“We saw it coming,” Achtenhagen says. “We dug our heels in and we kept every key (person). We thinned out some poor performing people, kept the best. We hunkered down and we lost some money, but we came out of it leaner, meaner, better.”
Achtenhagen credits the company’s success to qualified employees, quality work and extraordinary customer service.
“Surround yourself with great people, even if you can’t afford it,” Achtenhagen says. “You have to surround yourself with great people and a great culture and you need to do that. You can’t do it yourself.”
Future of the company
Seasonal Services is always open to new innovations, but before it fully commits, Achtenhagen says he likes to know where things will be five years down the road.
Achtenhagen believes that battery power is where the industry is headed, but is still waiting for battery to be comparable to gas. He says it is close, but things are still changing so quickly that they’re not ready to implement and deploy a switch to battery-powered equipment.
Schmeling believes that in 10 years, the business will have more than one location.
“Eventually as we keep on growing, there’s no way we’ll be able to service it off in this location,” he says. “Just from an efficiency standpoint, as far as routes, we can only have so many trucks coming in and out of here.”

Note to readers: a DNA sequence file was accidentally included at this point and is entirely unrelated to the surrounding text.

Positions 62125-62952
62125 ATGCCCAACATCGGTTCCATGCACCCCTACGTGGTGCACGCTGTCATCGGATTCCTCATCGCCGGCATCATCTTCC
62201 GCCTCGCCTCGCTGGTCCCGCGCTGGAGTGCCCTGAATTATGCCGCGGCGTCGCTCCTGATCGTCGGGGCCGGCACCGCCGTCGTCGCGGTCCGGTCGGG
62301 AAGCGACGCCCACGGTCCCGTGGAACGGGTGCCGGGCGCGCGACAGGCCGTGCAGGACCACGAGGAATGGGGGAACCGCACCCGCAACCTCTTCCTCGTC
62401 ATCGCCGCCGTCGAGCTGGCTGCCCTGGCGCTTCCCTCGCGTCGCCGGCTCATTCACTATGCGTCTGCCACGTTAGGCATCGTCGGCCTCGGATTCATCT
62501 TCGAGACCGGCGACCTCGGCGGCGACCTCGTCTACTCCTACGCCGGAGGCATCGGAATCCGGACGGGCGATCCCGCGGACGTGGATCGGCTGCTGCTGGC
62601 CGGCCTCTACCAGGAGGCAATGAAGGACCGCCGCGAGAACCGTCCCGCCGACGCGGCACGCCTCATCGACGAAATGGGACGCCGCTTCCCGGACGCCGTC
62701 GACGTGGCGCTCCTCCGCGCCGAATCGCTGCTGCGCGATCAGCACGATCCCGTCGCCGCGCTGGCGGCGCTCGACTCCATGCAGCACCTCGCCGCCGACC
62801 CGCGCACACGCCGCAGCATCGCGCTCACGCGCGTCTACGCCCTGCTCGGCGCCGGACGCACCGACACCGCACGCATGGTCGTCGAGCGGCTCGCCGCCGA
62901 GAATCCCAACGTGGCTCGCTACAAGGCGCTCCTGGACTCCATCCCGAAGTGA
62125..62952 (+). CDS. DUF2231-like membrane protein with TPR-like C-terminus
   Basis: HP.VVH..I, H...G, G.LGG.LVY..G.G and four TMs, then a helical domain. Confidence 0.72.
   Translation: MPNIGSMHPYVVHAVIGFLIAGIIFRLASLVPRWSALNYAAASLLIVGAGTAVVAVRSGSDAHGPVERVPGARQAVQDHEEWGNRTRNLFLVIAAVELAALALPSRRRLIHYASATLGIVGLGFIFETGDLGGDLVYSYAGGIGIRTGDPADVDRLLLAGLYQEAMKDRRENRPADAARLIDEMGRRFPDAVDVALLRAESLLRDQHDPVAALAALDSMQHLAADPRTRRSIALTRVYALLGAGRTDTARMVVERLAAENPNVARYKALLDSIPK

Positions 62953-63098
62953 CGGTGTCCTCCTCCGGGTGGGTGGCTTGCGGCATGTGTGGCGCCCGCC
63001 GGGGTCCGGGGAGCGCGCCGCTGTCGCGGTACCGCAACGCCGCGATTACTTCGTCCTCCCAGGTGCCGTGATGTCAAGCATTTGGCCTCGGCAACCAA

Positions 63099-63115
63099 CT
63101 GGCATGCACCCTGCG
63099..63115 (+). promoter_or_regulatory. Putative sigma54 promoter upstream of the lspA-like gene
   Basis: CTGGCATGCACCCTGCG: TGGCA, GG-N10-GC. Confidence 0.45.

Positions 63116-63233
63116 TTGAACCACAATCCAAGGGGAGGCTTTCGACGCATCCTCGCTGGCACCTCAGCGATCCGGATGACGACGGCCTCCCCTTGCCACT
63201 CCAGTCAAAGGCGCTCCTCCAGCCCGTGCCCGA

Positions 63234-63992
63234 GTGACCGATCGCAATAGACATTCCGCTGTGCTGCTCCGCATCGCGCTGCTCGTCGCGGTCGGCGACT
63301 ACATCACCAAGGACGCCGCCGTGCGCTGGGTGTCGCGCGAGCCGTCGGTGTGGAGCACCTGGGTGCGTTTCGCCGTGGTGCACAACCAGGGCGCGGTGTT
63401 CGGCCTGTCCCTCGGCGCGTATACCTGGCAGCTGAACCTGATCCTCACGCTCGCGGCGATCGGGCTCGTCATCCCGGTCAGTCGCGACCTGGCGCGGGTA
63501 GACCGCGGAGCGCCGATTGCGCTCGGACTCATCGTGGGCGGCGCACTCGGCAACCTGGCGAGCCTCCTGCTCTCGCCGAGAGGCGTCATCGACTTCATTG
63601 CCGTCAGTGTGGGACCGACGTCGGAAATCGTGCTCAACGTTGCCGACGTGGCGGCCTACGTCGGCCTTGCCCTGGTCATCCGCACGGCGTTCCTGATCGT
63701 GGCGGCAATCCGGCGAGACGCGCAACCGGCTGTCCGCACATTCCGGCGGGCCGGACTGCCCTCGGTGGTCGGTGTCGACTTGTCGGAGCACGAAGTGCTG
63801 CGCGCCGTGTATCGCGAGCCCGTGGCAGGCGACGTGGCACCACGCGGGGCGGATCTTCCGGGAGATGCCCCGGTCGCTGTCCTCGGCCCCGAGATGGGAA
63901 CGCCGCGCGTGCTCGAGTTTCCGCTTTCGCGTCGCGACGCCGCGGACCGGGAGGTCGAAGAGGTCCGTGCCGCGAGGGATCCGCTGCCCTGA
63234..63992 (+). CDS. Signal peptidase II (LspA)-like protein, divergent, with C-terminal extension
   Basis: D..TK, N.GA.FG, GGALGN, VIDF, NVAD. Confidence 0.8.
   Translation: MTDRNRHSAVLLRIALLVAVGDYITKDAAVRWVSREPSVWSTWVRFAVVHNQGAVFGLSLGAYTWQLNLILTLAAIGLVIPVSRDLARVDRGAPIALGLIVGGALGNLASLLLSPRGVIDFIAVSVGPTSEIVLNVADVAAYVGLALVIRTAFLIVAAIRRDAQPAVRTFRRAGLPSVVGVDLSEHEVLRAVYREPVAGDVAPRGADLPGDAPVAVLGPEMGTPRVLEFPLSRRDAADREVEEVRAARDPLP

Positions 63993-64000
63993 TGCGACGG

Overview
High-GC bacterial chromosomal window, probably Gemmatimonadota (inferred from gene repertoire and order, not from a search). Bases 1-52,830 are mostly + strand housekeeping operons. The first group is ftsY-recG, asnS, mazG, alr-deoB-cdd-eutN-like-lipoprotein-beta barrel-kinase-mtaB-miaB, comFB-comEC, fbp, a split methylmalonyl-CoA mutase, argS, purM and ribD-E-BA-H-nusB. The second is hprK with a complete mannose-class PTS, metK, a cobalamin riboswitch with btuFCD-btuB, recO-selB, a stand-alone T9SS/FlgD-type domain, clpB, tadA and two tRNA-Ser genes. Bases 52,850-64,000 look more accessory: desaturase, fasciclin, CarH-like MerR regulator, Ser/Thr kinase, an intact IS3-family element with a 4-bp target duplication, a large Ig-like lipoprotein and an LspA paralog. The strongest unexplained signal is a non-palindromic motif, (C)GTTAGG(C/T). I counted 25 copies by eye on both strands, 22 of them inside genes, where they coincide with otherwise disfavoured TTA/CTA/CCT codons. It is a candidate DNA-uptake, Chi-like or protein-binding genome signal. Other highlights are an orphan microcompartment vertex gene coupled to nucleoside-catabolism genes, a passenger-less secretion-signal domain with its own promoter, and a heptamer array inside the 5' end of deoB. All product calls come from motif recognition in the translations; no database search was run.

As for an exit strategy, Achtenhagen says he would like to pass the business on to his son, Brady, but he acknowledges Brady won’t be able to step in and lead anytime in the near future.
“The thing is, I started a zero-dollar business,” Achtenhagen says. “He would be trying to take over something that might be a $15-million-dollar business.”
Brady started working for the company in 2013 as a laborer and has become the number two salesperson in the company right now. Achtenhagen says he has the tools for the job but isn’t properly seasoned yet. While Brady gathers more experience, Achtenhagen says the company can be easily run between Schmeling, Chris Huebsch, director of operations, and a director of sales.
“The exit strategy for me at this point would be to have an extraordinary Mike, an extraordinary Chris and an extraordinary sales manager,” Achtenhagen says. “And then if they all voted for Brady to be the visionary when that time comes, we’d be in great shape.”
Achtenhagen says it doesn’t have to be Brady in the visionary position as long as the positions of CFO, director of operations, director of sales and visionary are filled with the best possible people for the job.